Mayoral candidate Rep. Jefferson Smith (D-Portland) joined the liberal wave of opposition to Oregon coal exports last week when he called for a largely symbolic anti-coal resolution by the City of Portland.

But if he enters City Hall, Smith can expect some largely symbolic opposition.

Steve Novick, who was elected to City Council in the primary, writes in the comments of a WW blog post that he won't support a coal ban.

"A third of America's electricity comes from coal," Novick writes. "The half-million Oregonians who happen to live in the Pacificorp service area get most of their electricity from coal. And of course anyone who drives is getting much of their gas from imported oil. Given that I still drive, and it's only by accident of residence that I don't happen to live in the Pacificorp service area, if I came out against any and all coal exports I'd feel like a heroin addict denouncing drug trafficking."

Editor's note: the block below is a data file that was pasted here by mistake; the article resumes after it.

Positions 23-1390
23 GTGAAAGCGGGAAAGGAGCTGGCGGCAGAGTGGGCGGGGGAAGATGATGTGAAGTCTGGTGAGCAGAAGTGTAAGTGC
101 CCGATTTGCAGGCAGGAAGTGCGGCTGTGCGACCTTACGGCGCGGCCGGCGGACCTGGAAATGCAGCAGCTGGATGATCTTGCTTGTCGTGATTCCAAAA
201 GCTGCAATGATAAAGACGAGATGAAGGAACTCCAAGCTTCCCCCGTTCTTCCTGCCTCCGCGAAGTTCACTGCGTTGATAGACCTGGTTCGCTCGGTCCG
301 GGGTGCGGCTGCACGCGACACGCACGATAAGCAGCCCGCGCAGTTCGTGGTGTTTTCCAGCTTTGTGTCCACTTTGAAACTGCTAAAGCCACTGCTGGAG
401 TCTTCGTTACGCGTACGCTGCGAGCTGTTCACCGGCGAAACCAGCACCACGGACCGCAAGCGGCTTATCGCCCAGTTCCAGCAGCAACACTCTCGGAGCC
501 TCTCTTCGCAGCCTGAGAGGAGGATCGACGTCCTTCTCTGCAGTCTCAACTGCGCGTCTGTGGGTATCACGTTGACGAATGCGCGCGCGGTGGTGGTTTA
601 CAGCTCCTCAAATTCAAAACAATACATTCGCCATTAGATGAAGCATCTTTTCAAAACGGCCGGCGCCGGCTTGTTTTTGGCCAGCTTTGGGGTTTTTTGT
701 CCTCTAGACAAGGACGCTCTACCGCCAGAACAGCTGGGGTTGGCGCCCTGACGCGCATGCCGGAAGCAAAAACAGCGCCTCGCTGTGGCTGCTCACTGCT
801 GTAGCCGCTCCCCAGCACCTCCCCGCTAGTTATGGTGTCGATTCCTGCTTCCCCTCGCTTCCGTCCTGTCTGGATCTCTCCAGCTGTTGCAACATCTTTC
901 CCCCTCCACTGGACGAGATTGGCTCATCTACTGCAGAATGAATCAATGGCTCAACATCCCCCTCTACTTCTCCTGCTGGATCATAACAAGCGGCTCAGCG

Novick says he instead supports reducing the city's own fossil fuel consumption.

The commissioner-elect early in his career worked as a lawyer for the U.S. Department of Justice, prosecuting polluters on behalf of the U.S. Environmental Protection Agency. He drew fire in the primary for accepting donations from Portland Harbor companies responsible for Superfund cleanup.

UPDATE, 12:45 pm: Novick adds in a text message to WW:

"I should make it clear that I agree that coal is evil. We should be phasing it out. It's this particular proposal, not the general point that coal is evil, that I have issues with."